Page:Dictionary of National Biography volume 02.djvu/202

From Wikisource
Jump to: navigation, search
This page has been proofread, but needs to be validated.
Askew
Askew
190

raised commotions. On 28 June, accordingly, Lord Hussy, Sir Robert Constable, and Aske were carried on horseback from the Tower into the north. Hussy was beheaded at Lincoln, Constable was hanged in chains at Hull, and Aske suffered the like fate within the city of York.

On a tower of the church of Aughton, in the East Riding, is a rather ambiguous inscription below a shield: 'Christofer le second filz de Robert Ask ch'r oblier ne doy A° D'i 1536.' This, as Pegge remarks, might be translated, 'I, Christopher, the second son of Robert Ask, knight, ought not to forget the year of our Lord 1536.' But it may be, as he also suggests, that the tower itself is supposed to speak: 'I ought not to forget Christopher,' and that 1536 is to be read merely as the date of the inscription (Allen's County of York, ii. 231). Under any circumstances it is a very striking memorial of that terrible year. This Christopher may have been the brother, and Sir Robert Ask the father, of the insurgent. They were certainly near relations.

|[Hall's Chronicle; Wriothesley's Chronicle; State Papers; Unpublished Papers in the Record Office.]

J. G.

ASKEW, ANNE (1521–1546), protestant martyr, was the second daughter of Sir William Askew, or Ayscough, knight, who is generally stated to be of Kelsey in Lincolnshire. But according to family and local tradition she was born at Stallingborough, near Grimsby, where the site of her father's house is still pointed out. The Askews were an old Lincolnshire family, and the consciousness of this fact may have had something to do with the formation of Anne's character. She was highly educated and much devoted to biblical study. When she stayed at Lincoln she was seen daily in the cathedral reading the Bible, and engaging the clergy in discussions on the meaning of particular texts. According to her own account she was superior to them all in argument, and those who wished to answer her commonly retired without a word.

At a time when she was probably still a girl a marriage was arranged by her parents for her elder sister, who was to be the wife of one Thomas Kyme of Kelsey. It was one of those feudal bargains which were of constant occurrence in the domestic life of those days. But the intended bride died before it was fulfilled, and her father, 'to save the money,' as we are expressly told, caused Anne to supply her place against her own will. She accordingly married Kyme, and had two children by him. But having, as it is said, offended the priests, her husband put her out of his house, on which she, for her part, was glad to leave him, and was supposed to have sought a divorce. Whether it was with this view that she came to London does not appear; but in March 1545 she underwent some examinations for heresy of which she herself has left us an account first at Sadler's Hall by one Christopher Dare, then before the lord mayor of London who committed her to the Counter, and afterwards before Bishop Bonner and a number of other divines. It is unfortunate that we have no other record of these proceeding than her own, which though honest was undoubtedly one-sided, and is not likely to have been improved in the direction of impartiality by having been first edited by John Bale, afterwards bishop of Ossory, during his exile in Germany.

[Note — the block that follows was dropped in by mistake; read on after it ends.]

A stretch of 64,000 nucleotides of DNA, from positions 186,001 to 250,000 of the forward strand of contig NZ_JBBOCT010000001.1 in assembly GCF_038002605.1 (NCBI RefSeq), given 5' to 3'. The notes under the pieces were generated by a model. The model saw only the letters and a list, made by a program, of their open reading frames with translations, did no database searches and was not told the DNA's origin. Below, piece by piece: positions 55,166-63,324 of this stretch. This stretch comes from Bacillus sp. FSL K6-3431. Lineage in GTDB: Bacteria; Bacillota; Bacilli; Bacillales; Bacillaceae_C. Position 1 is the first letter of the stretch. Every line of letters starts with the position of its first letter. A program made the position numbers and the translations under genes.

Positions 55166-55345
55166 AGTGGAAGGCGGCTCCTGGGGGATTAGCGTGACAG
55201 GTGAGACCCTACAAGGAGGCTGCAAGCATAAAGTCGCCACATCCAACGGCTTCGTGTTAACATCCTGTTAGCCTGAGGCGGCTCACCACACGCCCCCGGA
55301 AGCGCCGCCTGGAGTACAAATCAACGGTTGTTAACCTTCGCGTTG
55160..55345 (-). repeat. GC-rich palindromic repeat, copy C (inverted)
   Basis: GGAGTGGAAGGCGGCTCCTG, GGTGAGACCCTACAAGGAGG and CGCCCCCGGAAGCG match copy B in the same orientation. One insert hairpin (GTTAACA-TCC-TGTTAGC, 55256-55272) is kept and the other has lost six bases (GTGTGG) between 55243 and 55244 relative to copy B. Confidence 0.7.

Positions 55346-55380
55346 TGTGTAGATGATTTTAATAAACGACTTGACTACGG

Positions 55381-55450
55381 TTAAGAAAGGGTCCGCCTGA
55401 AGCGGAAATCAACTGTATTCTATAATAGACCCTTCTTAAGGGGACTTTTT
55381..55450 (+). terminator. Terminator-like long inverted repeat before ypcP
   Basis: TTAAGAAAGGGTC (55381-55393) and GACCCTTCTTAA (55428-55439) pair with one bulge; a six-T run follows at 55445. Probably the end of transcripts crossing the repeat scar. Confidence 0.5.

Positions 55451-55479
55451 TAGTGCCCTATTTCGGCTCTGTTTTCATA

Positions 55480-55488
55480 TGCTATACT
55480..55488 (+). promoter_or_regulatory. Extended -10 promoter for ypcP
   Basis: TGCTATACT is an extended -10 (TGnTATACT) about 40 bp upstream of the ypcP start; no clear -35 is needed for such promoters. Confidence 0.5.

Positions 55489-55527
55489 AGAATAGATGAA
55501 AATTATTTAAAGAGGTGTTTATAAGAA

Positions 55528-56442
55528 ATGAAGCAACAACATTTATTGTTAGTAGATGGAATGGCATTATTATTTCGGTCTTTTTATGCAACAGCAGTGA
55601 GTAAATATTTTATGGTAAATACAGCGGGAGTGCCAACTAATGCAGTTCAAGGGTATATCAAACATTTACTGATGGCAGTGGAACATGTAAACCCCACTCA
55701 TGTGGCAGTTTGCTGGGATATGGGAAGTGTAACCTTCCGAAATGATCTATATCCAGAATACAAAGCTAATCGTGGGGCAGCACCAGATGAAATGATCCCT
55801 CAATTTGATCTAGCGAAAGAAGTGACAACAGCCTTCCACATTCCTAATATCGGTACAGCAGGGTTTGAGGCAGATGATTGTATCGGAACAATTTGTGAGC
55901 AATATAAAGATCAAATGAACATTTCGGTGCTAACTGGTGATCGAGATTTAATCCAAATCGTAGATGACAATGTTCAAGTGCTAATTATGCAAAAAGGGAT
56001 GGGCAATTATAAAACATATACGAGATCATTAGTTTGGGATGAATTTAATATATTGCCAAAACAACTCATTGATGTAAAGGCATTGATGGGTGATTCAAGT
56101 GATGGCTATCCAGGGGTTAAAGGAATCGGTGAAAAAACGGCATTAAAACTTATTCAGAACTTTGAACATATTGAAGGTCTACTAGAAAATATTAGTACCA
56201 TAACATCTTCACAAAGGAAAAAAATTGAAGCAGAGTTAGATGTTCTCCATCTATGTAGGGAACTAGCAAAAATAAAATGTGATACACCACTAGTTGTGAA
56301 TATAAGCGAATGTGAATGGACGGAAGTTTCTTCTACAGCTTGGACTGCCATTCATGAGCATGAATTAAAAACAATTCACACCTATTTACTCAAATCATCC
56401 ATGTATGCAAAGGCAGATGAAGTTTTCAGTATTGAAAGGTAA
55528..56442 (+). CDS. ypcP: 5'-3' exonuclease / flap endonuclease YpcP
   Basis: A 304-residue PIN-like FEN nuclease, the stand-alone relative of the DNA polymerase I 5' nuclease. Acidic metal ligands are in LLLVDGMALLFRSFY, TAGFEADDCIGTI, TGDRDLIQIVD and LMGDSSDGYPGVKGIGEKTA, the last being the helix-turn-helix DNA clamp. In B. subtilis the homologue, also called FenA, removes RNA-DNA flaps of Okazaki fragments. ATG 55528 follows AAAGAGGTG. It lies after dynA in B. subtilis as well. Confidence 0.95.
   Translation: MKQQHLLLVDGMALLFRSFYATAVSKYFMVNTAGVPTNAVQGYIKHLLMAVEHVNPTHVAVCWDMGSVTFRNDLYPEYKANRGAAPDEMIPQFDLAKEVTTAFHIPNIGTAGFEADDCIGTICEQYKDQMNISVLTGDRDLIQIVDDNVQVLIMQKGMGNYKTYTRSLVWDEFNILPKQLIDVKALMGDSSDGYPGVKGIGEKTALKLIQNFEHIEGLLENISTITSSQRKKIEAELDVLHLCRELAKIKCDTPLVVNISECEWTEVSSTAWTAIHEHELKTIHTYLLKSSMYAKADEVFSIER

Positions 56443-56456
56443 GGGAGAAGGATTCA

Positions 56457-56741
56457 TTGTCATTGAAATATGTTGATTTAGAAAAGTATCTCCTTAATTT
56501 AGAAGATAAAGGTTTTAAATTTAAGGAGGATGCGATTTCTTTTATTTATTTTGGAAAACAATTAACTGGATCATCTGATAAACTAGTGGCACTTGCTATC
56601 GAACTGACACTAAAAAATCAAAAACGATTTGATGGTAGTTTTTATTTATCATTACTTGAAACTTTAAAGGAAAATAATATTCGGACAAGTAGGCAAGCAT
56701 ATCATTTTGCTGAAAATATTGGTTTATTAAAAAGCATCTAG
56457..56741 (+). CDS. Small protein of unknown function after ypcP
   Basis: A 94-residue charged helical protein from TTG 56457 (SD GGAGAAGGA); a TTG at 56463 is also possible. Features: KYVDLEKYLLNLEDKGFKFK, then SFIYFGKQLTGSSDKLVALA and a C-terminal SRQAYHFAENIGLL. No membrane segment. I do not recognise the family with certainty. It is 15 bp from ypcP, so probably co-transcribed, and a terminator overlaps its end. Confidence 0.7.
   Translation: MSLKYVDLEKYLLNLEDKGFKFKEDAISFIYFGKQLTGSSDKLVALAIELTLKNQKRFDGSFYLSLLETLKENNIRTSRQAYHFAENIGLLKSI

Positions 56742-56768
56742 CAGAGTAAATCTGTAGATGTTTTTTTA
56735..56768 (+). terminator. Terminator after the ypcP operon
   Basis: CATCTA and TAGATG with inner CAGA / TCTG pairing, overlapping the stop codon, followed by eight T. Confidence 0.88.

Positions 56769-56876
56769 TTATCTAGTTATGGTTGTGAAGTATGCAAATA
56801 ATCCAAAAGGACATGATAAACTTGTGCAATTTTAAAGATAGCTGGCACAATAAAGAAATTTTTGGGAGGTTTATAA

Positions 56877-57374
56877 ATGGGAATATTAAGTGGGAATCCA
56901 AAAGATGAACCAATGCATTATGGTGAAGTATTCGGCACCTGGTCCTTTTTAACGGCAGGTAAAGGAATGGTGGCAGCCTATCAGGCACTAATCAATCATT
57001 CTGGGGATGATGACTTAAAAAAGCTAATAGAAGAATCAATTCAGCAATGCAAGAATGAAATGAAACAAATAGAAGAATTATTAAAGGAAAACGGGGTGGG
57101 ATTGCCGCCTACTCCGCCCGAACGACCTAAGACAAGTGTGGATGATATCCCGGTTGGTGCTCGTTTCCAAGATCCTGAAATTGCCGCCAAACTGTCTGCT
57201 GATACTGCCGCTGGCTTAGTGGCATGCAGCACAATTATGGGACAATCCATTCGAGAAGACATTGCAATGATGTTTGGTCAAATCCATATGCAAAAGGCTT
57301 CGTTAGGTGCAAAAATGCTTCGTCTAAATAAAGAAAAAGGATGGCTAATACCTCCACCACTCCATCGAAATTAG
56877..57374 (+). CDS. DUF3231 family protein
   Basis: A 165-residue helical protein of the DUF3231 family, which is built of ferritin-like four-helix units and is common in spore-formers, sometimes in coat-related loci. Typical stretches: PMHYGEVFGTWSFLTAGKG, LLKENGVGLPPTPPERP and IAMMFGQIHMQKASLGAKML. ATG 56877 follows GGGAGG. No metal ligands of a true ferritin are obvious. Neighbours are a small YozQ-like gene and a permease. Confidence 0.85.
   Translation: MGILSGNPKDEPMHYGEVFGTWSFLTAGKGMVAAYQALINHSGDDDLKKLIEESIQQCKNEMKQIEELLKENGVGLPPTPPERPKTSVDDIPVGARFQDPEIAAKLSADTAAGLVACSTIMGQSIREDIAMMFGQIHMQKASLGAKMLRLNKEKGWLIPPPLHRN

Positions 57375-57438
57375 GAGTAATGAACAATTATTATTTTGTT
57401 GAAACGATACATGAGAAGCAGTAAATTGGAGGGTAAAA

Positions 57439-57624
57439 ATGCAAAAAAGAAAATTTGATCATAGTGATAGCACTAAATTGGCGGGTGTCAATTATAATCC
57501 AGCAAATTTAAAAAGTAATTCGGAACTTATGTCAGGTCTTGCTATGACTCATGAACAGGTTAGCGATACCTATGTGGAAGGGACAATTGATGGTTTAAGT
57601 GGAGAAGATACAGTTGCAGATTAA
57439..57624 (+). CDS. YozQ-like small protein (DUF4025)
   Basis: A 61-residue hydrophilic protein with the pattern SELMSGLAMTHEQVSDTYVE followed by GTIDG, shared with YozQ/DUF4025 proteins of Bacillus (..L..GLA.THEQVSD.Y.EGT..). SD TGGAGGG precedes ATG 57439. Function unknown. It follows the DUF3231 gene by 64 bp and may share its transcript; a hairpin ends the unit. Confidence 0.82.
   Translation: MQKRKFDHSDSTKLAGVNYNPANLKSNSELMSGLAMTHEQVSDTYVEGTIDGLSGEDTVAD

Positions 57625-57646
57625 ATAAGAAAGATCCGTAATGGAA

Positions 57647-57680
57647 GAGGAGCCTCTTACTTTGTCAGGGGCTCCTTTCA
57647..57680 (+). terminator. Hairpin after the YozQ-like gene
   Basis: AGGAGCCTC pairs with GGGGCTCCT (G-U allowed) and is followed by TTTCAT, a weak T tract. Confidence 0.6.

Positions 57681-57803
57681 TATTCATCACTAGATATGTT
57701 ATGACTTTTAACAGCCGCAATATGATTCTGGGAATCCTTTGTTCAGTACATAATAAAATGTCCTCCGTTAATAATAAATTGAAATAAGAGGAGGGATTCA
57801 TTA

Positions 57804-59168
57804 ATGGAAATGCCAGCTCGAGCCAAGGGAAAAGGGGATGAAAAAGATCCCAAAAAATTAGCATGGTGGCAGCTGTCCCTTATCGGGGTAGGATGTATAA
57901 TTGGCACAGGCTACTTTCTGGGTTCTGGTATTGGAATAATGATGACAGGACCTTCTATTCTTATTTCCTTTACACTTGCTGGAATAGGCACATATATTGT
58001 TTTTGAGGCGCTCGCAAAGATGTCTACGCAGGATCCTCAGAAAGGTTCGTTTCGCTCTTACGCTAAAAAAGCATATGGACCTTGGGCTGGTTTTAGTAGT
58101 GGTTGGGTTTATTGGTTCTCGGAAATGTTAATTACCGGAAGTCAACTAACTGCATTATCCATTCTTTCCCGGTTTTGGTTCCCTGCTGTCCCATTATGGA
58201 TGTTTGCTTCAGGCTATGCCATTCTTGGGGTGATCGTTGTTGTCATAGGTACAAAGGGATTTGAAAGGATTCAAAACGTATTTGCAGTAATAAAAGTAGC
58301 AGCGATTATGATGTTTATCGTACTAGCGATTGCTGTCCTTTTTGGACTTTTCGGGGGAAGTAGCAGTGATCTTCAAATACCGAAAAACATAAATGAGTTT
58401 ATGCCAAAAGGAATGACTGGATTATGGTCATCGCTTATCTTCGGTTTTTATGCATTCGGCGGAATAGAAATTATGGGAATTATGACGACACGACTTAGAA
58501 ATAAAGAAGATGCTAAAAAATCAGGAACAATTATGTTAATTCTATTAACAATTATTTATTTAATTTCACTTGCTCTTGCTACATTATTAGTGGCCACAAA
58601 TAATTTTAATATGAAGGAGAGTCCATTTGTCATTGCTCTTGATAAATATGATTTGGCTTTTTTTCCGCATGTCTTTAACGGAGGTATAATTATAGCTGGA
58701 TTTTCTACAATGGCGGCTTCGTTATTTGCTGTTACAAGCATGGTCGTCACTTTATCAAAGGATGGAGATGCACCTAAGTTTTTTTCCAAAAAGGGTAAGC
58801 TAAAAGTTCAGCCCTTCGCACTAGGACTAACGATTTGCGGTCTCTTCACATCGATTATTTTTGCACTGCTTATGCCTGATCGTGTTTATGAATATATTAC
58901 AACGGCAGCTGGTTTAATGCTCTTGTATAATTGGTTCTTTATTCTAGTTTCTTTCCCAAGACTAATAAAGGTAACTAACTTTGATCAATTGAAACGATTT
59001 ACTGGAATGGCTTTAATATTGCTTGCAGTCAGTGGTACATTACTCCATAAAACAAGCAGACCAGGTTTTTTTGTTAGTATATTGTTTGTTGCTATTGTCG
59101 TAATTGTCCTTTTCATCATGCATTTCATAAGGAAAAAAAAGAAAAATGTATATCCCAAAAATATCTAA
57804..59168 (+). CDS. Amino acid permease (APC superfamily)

The subject on which she lay under suspicion of heresy was the sacrament. The severe Act of the Six Articles, passed some years before, had produced such a crop of ecclesiastical prosecutions that parliament had been already obliged to restrict its operation by another statute, and Henry VIII himself at the end of this very year though it well to deliver an exhortation to parliament on the subject of christian charity. In such a state of matters Anne Askew had little chance of mercy. It is, however, tolerably clear, notwithstanding the gloss which Bale, and Fox after him, endeavoured to put upon it, that one man who sincerely tried to befriend her was the much-abused Bishop Bonner. He did his utmost to conquer her distrust and get her to talk with him familiarly, promising that no advantage should be taken of unwary words; and he actually succeeded in extracting from her a perfectly orthodox confession (according to the standard then acknowledged), with which he sought to protect her from further molestation. But when it was read over to her and she was asked to sign, although she had acknowledged every word of it before, instead of her simple signature she added, 'I, Ann Askew, do believe all manner of things contained in the faith of the Catholic Church, and not otherwise.' The bishop was quite disconcerted. In Anne's own words, 'he flung into his chamber in a great fury.' He had told her that she might thank others and not herself, for the favour he had shown her, as she was so well connected. Now she seemed anxious to undo all his efforts on her behalf. Dr. Weston, however (afterward Queen Mary's dean of Westminster), contrived at this point to save her from her own indiscretion, representing to the bishop that